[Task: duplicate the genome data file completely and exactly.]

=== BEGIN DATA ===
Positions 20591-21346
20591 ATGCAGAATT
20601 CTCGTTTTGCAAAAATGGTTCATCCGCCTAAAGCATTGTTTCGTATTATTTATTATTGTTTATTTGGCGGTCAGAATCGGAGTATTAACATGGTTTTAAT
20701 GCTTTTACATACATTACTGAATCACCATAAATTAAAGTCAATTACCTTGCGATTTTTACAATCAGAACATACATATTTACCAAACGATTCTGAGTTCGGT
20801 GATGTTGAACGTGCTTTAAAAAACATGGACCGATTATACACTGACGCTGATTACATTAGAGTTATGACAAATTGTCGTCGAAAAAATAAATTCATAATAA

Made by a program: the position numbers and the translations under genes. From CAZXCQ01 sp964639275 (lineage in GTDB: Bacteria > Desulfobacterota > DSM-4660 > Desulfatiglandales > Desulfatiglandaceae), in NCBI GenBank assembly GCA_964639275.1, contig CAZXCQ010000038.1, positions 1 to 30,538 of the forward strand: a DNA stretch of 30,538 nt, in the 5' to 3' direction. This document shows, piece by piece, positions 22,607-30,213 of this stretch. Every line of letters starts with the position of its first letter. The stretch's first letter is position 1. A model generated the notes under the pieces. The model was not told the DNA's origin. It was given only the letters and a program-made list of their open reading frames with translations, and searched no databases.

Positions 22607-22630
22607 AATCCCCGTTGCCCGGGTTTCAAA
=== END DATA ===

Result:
Positions 20591-21346
20591 ATGCAGAATT
20601 CTCGTTTTGCAAAAATGGTTCATCCGCCTAAAGCATTGTTTCGTATTATTTATTATTGTTTATTTGGCGGTCAGAATCGGAGTATTAACATGGTTTTAAT
20701 GCTTTTACATACATTACTGAATCACCATAAATTAAAGTCAATTACCTTGCGATTTTTACAATCAGAACATACATATTTACCAAACGATTCTGAGTTCGGT
20801 GATGTTGAACGTGCTTTAAAAAACATGGACCGATTATACACTGACGCTGATTACATTAGAGTTATGACAAATTGTCGTCGAAAAAATAAATTCATAATAA

Made by a program: the position numbers and the translations under genes. From CAZXCQ01 sp964639275 (lineage in GTDB: Bacteria > Desulfobacterota > DSM-4660 > Desulfatiglandales > Desulfatiglandaceae), in NCBI GenBank assembly GCA_964639275.1, contig CAZXCQ010000038.1, positions 1 to 30,538 of the forward strand: a DNA stretch of 30,538 nt, in the 5' to 3' direction. This document shows, piece by piece, positions 22,607-30,213 of this stretch. Every line of letters starts with the position of its first letter. The stretch's first letter is position 1. A model generated the notes under the pieces. The model was not told the DNA's origin. It was given only the letters and a program-made list of their open reading frames with translations, and searched no databases.

Positions 22607-22630
22607 AATCCCCGTTGCCCGGGTTTCAAA